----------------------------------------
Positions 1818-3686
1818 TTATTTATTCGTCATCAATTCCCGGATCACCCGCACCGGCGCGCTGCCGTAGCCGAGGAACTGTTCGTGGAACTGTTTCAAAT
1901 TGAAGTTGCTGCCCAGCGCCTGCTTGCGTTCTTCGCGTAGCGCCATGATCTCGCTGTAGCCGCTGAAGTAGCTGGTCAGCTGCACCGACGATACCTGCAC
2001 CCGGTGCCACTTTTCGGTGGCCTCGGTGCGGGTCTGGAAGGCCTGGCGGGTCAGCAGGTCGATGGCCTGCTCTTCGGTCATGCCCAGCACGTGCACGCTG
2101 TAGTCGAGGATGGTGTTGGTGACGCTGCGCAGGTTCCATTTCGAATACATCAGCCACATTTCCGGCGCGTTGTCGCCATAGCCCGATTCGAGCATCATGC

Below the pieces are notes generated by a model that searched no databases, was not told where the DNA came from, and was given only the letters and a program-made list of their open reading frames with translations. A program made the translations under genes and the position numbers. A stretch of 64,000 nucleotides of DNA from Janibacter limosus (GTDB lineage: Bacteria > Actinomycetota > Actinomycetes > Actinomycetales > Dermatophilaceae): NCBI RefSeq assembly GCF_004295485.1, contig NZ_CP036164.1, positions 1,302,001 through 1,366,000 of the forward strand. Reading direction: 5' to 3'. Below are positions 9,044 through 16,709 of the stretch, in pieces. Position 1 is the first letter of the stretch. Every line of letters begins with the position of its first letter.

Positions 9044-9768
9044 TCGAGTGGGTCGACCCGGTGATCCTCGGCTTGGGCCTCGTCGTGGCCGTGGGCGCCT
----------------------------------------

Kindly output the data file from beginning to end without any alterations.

Positions 1818-3686
1818 TTATTTATTCGTCATCAATTCCCGGATCACCCGCACCGGCGCGCTGCCGTAGCCGAGGAACTGTTCGTGGAACTGTTTCAAAT
1901 TGAAGTTGCTGCCCAGCGCCTGCTTGCGTTCTTCGCGTAGCGCCATGATCTCGCTGTAGCCGCTGAAGTAGCTGGTCAGCTGCACCGACGATACCTGCAC
2001 CCGGTGCCACTTTTCGGTGGCCTCGGTGCGGGTCTGGAAGGCCTGGCGGGTCAGCAGGTCGATGGCCTGCTCTTCGGTCATGCCCAGCACGTGCACGCTG
2101 TAGTCGAGGATGGTGTTGGTGACGCTGCGCAGGTTCCATTTCGAATACATCAGCCACATTTCCGGCGCGTTGTCGCCATAGCCCGATTCGAGCATCATGC

Below the pieces are notes generated by a model that searched no databases, was not told where the DNA came from, and was given only the letters and a program-made list of their open reading frames with translations. A program made the translations under genes and the position numbers. A stretch of 64,000 nucleotides of DNA from Janibacter limosus (GTDB lineage: Bacteria > Actinomycetota > Actinomycetes > Actinomycetales > Dermatophilaceae): NCBI RefSeq assembly GCF_004295485.1, contig NZ_CP036164.1, positions 1,302,001 through 1,366,000 of the forward strand. Reading direction: 5' to 3'. Below are positions 9,044 through 16,709 of the stretch, in pieces. Position 1 is the first letter of the stretch. Every line of letters begins with the position of its first letter.

Positions 9044-9768
9044 TCGAGTGGGTCGACCCGGTGATCCTCGGCTTGGGCCTCGTCGTGGCCGTGGGCGCCT